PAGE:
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Benign Paroxysmal Positional Vertigo Follow-up

  • Author: John C Li, MD; Chief Editor: Arlen D Meyers, MD, MBA  more...
Updated: May 06, 2016


Serious complications of canalith repositioning procedure (CRP) are rare.

  • Nausea/vomiting: This is usually not a problem if the procedure is performed slowly with mastoid oscillation. In severely symptomatic or anxious patients, premedication with diazepam (Valium) or prochlorperazine (Compazine) may be used.
  • Failure: Although rare, failure can occur in approximately 3-15% of patients (depending upon the series). If no effect is observed, the recommendation is to repeat the procedure. If not successful, investigate other diagnoses. Residual BPPV usually means that purging of canalithiasis was not complete; therefore, repeat the procedure.
  • Worse vertigo afterward: In the event of worsened vertigo after CRP, consider differential diagnoses as follows:
    • Canal jam occurs when the bolus of canalithiasis becomes stuck at the relatively narrower distal canal (near the apex area). Patients become vertiginous upon moving between position 5 and position 6. The recommendation is to reverse CRP back to position 3 in an attempt to unjam the canaliths.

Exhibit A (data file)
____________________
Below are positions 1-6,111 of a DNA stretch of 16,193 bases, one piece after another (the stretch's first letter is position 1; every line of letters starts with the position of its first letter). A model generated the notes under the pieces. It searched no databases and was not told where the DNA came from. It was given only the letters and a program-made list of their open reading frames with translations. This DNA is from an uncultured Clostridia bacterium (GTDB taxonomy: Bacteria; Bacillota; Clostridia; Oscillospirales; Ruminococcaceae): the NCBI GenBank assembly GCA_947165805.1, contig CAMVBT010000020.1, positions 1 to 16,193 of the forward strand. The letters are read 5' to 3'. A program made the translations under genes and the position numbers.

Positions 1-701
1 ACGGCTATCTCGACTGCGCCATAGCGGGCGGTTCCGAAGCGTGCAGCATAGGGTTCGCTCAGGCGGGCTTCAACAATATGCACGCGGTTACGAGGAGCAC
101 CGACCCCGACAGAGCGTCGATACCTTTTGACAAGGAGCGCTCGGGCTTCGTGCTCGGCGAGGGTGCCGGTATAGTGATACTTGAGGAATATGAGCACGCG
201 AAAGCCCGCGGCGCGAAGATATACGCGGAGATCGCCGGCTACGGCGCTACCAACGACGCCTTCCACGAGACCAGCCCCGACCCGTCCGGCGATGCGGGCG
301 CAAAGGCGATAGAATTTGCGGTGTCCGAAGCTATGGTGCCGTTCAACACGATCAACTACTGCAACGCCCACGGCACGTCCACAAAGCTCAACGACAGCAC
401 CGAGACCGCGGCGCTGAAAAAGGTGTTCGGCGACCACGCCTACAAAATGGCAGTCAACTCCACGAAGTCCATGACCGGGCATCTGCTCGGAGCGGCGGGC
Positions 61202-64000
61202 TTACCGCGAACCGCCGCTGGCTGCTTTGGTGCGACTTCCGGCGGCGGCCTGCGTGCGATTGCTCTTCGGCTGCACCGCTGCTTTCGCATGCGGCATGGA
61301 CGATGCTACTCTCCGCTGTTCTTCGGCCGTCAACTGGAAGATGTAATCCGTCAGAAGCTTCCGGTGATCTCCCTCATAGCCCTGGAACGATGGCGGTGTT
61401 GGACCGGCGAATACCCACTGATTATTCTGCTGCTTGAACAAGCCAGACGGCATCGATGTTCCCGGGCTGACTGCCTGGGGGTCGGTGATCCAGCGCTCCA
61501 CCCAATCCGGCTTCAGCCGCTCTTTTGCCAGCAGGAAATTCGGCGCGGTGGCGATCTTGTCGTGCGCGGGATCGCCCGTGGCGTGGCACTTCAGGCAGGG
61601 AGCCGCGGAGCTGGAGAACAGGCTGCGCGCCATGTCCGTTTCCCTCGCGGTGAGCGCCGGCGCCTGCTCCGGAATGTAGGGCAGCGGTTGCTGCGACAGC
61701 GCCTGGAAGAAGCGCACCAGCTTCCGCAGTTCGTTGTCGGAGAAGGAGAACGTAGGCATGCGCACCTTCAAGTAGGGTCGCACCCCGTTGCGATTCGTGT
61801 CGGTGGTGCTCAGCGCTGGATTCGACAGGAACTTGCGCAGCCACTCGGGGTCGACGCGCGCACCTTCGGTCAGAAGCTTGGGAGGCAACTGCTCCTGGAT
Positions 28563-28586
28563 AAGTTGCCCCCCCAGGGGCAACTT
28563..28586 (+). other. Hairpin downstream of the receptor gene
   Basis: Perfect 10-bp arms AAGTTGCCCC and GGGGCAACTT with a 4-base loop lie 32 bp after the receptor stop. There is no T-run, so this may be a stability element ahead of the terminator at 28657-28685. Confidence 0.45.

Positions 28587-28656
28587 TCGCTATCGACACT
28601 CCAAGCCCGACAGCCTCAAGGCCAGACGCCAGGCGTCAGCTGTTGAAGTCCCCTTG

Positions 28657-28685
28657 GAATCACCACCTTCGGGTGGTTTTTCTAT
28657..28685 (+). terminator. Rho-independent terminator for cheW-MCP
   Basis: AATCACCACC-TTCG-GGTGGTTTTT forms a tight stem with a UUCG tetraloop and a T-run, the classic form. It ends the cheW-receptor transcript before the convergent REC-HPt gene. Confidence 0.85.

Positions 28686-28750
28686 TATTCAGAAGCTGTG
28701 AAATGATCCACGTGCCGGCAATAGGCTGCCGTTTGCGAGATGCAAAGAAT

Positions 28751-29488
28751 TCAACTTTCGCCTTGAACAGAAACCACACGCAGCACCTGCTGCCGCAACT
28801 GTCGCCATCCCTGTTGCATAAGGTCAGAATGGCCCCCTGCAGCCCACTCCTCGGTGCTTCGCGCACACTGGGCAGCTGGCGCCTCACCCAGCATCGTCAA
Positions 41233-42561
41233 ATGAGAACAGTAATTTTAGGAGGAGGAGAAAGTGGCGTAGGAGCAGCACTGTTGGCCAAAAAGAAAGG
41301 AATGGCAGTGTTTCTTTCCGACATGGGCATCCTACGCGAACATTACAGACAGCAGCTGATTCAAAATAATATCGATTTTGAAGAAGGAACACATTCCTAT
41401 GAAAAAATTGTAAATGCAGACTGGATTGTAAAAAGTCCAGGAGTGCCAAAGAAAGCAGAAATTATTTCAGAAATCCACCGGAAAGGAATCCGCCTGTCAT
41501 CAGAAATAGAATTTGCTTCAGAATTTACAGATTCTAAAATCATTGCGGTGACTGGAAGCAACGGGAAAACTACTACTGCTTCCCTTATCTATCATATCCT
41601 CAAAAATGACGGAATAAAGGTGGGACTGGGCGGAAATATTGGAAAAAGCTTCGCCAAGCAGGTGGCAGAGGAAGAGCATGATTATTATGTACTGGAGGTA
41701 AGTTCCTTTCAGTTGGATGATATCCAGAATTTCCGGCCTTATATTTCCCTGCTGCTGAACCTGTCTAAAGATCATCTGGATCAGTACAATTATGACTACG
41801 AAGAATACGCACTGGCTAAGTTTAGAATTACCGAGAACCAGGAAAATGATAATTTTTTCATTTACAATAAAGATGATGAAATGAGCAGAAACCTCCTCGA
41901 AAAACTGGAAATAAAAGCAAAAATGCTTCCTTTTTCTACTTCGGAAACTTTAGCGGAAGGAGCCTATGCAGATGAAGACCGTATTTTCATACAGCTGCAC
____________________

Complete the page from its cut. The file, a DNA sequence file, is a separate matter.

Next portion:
• Symptoms of contralateral BPPV or other forms of BPPV occur when the bolus of canaliths becomes sidetracked into another SCC. Involvement of the SCC mimics BPPV of the contralateral PSC. The topic of other canal involvement and cupulolithiasis treatment can be quite complex and is beyond the scope of this chapter.
    • Dispersion is possible. Possibly, once shaken, the canaliths are suspended into solution much like dirt in muddy water. As long as they remain suspended, the patient has no symptoms. When the canaliths finally settle, the vertigo can return.


Prognosis following CRP is usually good. Spontaneous remission can occur within 6 weeks, although some cases never remit. Once treated, the recurrence rate is 10-25%.

A retrospective study by Picciotti et al indicated that in individuals who have experienced BPPV, the risk of recurrence is higher in female patients, older patients, and patients with comorbidities (particularly psychiatric disorders). The persistence rate was significantly higher in persons with posttraumatic BPPV (45.2%) than in those with nontraumatic BPPV (20.5%). The study included 475 patients, including 139 (29.3%) with recurrence of BPPV.[7]